Emma from Broodcare joined us last week to talk about Postpartum depletion, essentially looking at your life and the cycle of conception through the first year postpartum. For many people that can have included infertility and pregnancy losses prior to conception. All of that impacts you and your physical health, emotional health and mental wellbeing. Looking at you as a person holistically from conception through pregnancy, birth and postpartum, those are a lot of things to heal from and integrate.
Depletion usually shows up as pain in your body or deficiency. Perhaps your skin has changed, psoriasis may show up or sensitivity to the sun. These are signs of something being out of balance in your body from the year long experience of pregnancy and postpartum. Your bones and ligaments have shifted and might never go back to the same as they were pre-pregnancy. Your clothes may fit differently, even if your weight is the same as it was. The way your body interacts with movement and exercise will be different. This is all normal and to be expected with all the changes you have been through.
Why? Your hormones have gone through massive fluctuations between conception, pregnancy, birth and breastfeeding. As well, three days after birth your hormone levels drop to the lowest they will be until menopause. They will re-regulate throughout the first year postpartum. This is one of the main reasons postpartum depletion happens; that you're feeling pain, "brain fog" and all these other symptoms. There are literally changes in your vascular system, endocrine system, glandular system, skeletal and muscular systems. Often you will have vitamin and mineral deficiencies due to supplying your baby with nutrients.
Emma recommends getting a compete blood work panel done to find out what any big deficiencies might be and guide to what specific supplements you might need.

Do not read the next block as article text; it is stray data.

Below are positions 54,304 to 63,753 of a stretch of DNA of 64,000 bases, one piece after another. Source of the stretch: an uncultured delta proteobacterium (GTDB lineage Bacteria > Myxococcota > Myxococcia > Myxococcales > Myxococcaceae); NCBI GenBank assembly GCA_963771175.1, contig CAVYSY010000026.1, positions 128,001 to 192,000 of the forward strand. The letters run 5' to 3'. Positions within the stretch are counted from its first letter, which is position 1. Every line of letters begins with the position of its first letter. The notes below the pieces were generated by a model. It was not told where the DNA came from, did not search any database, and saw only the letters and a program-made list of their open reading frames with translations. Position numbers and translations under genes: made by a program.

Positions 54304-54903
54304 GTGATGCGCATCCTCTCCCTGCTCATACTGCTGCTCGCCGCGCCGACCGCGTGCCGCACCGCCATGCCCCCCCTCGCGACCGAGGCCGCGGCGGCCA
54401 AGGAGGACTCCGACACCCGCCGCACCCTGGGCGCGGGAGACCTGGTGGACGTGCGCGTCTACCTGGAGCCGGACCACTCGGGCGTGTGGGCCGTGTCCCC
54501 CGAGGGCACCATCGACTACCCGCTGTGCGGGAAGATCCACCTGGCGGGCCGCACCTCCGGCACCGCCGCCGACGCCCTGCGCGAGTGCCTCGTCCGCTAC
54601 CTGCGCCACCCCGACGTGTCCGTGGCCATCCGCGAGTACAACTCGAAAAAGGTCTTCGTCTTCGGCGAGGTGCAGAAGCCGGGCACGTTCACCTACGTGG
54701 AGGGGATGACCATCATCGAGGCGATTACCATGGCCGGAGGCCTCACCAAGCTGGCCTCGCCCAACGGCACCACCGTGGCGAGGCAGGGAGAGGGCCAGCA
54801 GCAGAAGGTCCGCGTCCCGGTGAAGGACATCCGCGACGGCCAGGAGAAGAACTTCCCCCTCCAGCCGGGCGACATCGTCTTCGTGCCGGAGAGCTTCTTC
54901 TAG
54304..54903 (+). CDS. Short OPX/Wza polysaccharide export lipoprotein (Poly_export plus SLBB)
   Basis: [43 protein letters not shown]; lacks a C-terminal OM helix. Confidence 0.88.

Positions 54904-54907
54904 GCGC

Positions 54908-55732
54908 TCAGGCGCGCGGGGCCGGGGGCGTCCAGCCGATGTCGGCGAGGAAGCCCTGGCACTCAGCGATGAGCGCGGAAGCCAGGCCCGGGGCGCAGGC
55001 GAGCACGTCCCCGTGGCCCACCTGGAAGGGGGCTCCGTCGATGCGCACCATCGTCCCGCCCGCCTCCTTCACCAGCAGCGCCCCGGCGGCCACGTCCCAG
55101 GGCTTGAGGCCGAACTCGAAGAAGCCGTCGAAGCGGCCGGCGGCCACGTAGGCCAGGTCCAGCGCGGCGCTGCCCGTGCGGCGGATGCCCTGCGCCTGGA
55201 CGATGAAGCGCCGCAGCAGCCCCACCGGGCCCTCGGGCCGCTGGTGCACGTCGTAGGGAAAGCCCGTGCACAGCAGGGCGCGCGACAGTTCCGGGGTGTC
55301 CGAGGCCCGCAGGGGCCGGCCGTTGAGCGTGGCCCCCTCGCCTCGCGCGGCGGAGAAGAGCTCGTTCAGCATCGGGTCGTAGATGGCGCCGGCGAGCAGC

As a parent your time and energy for yourself is limited and getting started on improving your health can feel like one more impossible thing to fit in to your life. Start by focusing on your one priority, is it your mental health? movement? balancing your hormones? and start there. Don't try tackling everything at once. Then try to break it down further. Who can help you to help yourself? Is there someone who can help with your kids for an hour while you get your blood work done or get in an hour of movement. Do you need an accountability buddy who you check in with when you need to get something done? If you need to find a practitioner go to the people who you've trusted throughout your birthing journey so far: your midwife, your doula, your friends with kids, etc. Try to be specific with what you ask for from the people in your community. People will say "What can I do?" but they need to know "I need you to watch my baby, or I need you to check in with me on this date to make sure I got my blood work done."
Parents say I don't know how to weave all of the things into my day that I know I should be doing like breath work, exercise, etc. Women/feminized people are generally told not to prioritize themselves and then when you have a baby it is very easy not to. It makes it hard to find the time when there's always something else that needs to be done. And then there can also be guilt that if you're getting the laundry done you haven't been playing with your baby or if you want time with your immediate family that you haven't let your in-laws see the baby enough. Things to feel guilty about can be never ending. Recognizing this societal pressure can help with the guilt that might come from tending to yourself before the laundry!
Everyone is striving for something that is literally impossible so go easy on yourself. That is why a safe shared space to talk is so important. No one is doing it all and that fact that you are trying to do it all and not succeeding does not mean you are doing this parenting thing wrong! Sharing your struggles with your community gives everyone more realistic expectations, which can decrease the stress of even the most challenging situations.